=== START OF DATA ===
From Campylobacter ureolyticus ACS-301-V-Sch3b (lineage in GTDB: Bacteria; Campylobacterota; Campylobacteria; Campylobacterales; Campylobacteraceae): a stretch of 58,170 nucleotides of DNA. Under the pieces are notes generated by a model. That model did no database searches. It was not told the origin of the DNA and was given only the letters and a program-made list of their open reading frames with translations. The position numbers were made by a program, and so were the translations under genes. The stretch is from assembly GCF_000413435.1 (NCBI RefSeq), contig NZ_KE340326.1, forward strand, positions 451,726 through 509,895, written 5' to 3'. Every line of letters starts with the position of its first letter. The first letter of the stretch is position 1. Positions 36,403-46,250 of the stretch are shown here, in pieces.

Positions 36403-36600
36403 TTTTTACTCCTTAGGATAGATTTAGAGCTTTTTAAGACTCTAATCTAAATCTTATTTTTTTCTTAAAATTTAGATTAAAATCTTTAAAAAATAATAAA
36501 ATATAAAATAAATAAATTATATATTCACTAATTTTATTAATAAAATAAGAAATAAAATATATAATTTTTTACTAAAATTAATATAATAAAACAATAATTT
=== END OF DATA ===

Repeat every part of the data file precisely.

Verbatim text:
From Campylobacter ureolyticus ACS-301-V-Sch3b (lineage in GTDB: Bacteria; Campylobacterota; Campylobacteria; Campylobacterales; Campylobacteraceae): a stretch of 58,170 nucleotides of DNA. Under the pieces are notes generated by a model. That model did no database searches. It was not told the origin of the DNA and was given only the letters and a program-made list of their open reading frames with translations. The position numbers were made by a program, and so were the translations under genes. The stretch is from assembly GCF_000413435.1 (NCBI RefSeq), contig NZ_KE340326.1, forward strand, positions 451,726 through 509,895, written 5' to 3'. Every line of letters starts with the position of its first letter. The first letter of the stretch is position 1. Positions 36,403-46,250 of the stretch are shown here, in pieces.

Positions 36403-36600
36403 TTTTTACTCCTTAGGATAGATTTAGAGCTTTTTAAGACTCTAATCTAAATCTTATTTTTTTCTTAAAATTTAGATTAAAATCTTTAAAAAATAATAAA
36501 ATATAAAATAAATAAATTATATATTCACTAATTTTATTAATAAAATAAGAAATAAAATATATAATTTTTTACTAAAATTAATATAATAAAACAATAATTT